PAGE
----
INDIANAPOLIS — With incidents of COVID-19 infections increasing in Indiana, Gov. Eric J. Holcomb on Thursday took additional actions intended to support Hoosiers during the COVID-19 outbreak by signing executive orders to extend the closure of schools, provide economic relief and protections for individuals and businesses, and expand unemployment insurance benefits for those impacted by job loss.
“Every day we learn more about how to tackle this monster,” Holcomb said. “We are being thoughtful about how to approach every action we are taking in this national public health emergency and putting Hoosiers’ health and safety first.”
On Thursday, the Indiana State Department of Health reported 17 new positive cases of COVID-19, bringing to 56 the number of Hoosiers diagnosed through ISDH, the Centers for Disease Control and Prevention (CDC) and private laboratories. Two Hoosiers have died.
The new cases involve three residents of Howard, one of Lake, eight from Marion, one from Owen, two for St. Joseph, one for Tippecanoe and one for Wayne counties. No new cases were announced for La Porte County. The list of counties with cases is included in the ISDH COVID-19 dashboard at https://www.in.gov/coronavirus/, which will be updated daily at 10 a.m. Cases are listed by county of residence.
According to the governor’s office, daily COVID-19 testing capacity in Indiana has expanded with the addition of a new partnership between the Indiana State Department of Health and Eli Lilly and Company, and at least one other entity has initiated testing this week. In the past 24 hours, about 200 tests have been completed.
“As we increase the number of tests analyzed each day, no one should be caught off guard that the number of positive cases will increase,” said Dr. Kris Box, state health commissioner. “This will help us know where community spread is occurring in Indiana and help us mobilize resources in affected areas.”
Here is a summary of covered actions. The Executive Orders, which contain additional actions, will be found at this link: https://www. in.gov/gov/2384.htm
The Governor will extend the current state of emergency an additional 30 days when it expires on April 5.
All K-12 public schools will remain closed until May 1. Non-public schools are also ordered closed. This date may be revised to extend through the end of the 2019-2020 school year if circumstances warrant.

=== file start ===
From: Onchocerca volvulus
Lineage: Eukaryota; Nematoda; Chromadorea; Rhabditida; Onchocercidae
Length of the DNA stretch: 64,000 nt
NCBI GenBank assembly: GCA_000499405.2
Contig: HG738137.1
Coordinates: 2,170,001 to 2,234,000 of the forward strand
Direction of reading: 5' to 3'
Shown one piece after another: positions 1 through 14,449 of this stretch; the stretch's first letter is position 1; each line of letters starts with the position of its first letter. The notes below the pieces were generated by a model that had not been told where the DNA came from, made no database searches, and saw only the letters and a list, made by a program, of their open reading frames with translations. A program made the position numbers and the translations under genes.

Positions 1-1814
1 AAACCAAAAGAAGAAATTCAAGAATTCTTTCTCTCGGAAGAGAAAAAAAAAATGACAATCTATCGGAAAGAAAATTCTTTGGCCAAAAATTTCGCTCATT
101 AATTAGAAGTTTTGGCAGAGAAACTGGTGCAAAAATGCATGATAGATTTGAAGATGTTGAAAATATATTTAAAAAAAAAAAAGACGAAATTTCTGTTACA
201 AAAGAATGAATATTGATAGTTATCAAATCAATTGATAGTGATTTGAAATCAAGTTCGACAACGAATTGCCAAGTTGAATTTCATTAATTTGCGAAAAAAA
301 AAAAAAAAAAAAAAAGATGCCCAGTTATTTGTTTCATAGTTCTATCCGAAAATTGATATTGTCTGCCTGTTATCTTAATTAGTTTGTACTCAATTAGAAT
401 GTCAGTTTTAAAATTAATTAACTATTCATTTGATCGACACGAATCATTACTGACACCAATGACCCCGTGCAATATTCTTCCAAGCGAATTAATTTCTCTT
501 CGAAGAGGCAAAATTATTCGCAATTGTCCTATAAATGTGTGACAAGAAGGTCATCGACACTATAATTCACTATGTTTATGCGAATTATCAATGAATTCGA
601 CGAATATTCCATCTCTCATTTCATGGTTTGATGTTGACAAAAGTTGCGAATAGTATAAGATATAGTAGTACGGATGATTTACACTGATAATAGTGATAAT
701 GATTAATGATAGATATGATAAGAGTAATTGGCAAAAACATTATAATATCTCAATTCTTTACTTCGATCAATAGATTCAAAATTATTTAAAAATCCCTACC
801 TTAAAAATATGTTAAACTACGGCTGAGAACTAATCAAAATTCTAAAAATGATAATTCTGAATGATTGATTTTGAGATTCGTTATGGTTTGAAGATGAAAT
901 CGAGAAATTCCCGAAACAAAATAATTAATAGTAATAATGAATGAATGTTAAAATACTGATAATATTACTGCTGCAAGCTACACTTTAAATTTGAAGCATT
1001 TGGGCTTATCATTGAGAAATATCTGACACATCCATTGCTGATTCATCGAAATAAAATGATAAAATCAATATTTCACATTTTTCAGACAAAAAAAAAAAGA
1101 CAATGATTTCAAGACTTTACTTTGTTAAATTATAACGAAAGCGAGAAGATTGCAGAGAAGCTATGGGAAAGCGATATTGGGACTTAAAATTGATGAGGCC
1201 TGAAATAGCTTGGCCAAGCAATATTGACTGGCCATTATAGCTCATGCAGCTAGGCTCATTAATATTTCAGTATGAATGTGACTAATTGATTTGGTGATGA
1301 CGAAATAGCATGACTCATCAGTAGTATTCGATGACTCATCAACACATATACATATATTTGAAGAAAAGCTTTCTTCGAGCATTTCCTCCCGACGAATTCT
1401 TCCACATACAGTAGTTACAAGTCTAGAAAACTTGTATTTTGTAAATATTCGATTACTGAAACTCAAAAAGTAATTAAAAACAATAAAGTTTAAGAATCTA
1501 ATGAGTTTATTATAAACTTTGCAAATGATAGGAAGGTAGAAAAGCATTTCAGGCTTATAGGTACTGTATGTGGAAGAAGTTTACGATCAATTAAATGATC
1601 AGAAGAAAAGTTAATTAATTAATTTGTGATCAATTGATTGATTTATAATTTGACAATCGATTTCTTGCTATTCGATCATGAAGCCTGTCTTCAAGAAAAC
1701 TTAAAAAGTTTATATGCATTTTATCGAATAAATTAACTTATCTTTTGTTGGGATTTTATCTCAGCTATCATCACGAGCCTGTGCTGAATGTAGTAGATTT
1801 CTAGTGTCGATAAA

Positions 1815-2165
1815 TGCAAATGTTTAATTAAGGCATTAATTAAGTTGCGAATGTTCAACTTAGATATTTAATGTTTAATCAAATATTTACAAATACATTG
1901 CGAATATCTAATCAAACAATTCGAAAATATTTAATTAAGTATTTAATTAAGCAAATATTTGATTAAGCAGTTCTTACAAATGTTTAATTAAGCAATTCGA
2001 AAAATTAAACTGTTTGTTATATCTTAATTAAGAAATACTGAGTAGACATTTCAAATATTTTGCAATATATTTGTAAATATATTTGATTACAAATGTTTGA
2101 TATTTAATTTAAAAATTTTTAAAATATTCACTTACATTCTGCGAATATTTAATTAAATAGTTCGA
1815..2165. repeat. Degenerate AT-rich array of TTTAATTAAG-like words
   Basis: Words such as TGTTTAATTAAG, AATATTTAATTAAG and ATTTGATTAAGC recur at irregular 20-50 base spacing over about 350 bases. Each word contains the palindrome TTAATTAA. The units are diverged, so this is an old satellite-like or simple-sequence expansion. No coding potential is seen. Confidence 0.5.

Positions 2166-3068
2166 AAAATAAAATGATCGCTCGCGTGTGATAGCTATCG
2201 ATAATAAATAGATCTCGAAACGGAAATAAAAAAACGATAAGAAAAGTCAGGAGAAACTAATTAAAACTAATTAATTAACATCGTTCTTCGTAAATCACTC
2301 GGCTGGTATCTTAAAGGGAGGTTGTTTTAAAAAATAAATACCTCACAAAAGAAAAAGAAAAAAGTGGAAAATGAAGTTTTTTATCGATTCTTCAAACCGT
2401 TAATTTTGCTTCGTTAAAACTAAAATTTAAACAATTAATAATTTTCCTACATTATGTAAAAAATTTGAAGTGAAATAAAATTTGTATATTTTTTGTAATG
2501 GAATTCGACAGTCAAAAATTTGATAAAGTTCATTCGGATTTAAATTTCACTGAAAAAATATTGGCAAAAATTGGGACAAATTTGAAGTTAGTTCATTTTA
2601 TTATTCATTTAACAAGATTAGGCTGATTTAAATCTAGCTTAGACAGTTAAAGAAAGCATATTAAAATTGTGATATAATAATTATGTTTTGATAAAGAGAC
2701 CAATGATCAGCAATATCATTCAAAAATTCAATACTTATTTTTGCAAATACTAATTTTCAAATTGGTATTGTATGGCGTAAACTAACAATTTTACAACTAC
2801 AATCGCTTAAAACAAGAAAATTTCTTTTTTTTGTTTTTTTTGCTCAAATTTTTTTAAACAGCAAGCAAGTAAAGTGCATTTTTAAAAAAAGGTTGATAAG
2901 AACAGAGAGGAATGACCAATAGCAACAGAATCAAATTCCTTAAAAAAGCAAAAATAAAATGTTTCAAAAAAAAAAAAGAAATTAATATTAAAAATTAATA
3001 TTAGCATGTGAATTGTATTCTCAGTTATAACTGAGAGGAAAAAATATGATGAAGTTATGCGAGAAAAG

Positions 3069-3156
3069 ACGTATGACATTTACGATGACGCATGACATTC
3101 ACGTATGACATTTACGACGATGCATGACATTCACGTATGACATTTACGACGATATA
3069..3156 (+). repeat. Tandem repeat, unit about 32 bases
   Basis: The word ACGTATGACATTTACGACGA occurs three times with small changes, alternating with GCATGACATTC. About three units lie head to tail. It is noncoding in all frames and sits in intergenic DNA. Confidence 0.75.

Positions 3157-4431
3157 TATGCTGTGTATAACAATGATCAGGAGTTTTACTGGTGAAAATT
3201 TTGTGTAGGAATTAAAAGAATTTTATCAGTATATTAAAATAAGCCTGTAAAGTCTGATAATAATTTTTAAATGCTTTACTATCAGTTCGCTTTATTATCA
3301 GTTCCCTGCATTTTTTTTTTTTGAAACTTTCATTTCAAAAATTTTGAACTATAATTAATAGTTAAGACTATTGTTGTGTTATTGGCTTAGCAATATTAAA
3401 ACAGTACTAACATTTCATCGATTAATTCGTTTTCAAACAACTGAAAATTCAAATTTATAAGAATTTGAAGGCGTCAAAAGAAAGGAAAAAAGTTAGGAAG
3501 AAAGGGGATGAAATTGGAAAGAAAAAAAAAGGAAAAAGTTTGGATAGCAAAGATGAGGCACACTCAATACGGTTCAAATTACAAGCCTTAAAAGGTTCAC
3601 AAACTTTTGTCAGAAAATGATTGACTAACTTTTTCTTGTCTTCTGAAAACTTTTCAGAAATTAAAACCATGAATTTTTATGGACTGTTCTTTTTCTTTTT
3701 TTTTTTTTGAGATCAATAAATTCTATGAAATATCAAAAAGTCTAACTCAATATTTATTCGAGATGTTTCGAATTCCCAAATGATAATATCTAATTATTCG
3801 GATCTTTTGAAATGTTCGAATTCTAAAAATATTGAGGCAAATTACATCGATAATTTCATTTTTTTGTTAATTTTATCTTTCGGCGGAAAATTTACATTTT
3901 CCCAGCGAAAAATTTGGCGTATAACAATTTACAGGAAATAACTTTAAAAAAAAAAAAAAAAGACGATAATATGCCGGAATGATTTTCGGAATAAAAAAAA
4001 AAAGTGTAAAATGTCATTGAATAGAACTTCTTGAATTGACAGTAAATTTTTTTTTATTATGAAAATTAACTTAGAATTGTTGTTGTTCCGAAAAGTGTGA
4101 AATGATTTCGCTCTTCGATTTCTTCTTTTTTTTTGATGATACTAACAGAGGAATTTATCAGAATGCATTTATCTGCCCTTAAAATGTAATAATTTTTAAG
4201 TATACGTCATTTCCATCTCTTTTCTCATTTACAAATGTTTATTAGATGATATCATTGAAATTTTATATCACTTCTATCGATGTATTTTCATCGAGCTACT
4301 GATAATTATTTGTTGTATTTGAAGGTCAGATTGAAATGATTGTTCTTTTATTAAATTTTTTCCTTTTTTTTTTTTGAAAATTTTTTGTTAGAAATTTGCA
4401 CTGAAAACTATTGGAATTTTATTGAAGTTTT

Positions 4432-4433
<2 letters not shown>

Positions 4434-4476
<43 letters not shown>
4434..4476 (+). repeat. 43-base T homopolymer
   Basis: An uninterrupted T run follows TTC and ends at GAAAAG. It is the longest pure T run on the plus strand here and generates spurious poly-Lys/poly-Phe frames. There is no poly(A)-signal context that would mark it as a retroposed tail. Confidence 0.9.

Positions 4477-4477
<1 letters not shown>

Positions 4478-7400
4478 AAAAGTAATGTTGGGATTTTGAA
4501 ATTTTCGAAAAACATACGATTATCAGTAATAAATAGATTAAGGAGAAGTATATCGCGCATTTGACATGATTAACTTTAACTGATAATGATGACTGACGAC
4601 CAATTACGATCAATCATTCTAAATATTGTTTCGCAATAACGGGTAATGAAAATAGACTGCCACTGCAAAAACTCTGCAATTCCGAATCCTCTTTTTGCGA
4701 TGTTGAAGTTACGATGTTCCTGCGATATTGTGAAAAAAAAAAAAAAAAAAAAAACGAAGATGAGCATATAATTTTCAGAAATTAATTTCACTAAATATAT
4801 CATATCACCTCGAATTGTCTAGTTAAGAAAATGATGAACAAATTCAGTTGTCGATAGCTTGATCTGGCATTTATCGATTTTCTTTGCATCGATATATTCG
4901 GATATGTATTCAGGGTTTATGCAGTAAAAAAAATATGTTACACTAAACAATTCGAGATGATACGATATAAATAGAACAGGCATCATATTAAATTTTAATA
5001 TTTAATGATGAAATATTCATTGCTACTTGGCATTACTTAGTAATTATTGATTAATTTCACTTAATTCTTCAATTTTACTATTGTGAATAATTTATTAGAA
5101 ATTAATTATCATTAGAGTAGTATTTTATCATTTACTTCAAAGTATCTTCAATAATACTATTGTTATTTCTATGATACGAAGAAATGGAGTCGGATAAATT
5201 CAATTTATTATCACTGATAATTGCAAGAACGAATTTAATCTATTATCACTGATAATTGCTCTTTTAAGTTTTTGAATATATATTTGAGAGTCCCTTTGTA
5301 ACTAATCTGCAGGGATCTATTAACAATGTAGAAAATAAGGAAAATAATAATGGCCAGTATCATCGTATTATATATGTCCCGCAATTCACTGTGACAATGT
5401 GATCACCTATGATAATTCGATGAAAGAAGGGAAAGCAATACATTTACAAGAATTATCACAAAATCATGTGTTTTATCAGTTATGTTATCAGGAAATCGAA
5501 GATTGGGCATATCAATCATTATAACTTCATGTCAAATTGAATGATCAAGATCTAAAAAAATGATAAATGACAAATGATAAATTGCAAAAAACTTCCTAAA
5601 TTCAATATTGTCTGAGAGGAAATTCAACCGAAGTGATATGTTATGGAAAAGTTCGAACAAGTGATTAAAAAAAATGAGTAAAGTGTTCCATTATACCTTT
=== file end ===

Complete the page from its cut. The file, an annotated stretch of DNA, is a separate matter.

All-state mandated assessments will be canceled for the current academic year. The governor has contacted U.S. Secretary of Education Betsy DeVos to share the state’s plan and also has asked the Superintendent of Public Instruction Dr. Jennifer McCormick to pursue any federal waivers needed to cancel the requirements for accountability, chronic absenteeism and state-mandated assessments.
“From the beginning, we have said the time to act is now, and that action continues to be necessary as we navigate the fluid situation the COVID-19 pandemic has created,” McCormick said. “The most important charge of Indiana’s schools is to protect and keep students, staff, and families safe. The decisions made by our local administrators and educators are doing just that. However, there are educational implications, that if not addressed, will unnecessarily burden our schools. Therefore, the additional actions announced today will help lessen the impact and allow reprieve so our districts can continue focusing on serving Hoosier students and families.”
She also said the IDOE will pursue all available federal waivers to ensure zero interruption in school food service programs. To date, 94 percent of Indiana’s traditional public schools are providing or arranging meals.
The state of Indiana will align with the federal government to delay state income tax payments from April 15 to July 15. The U.S. Treasury extended the deadline to pay federal income tax by 90 days.
Penalties will be waived for 60 days for property tax paid after May 11. The state will work with counties that may experience cash flow stress because of the delay.
The state will not immediately move forward with using $300 million in reserves to pay for several capital projects approved in the just-concluded legislative session and instead maintain flexibility to utilize the funds as needed for relief efforts and to maintain current services. The state will consider using bonding authority to move forward with the just-approved capital projects.
Providers of essential utility services such as gas and electric, broadband, telecom, water and wastewater services are prohibited from discontinuing service to any customer during the public health emergency.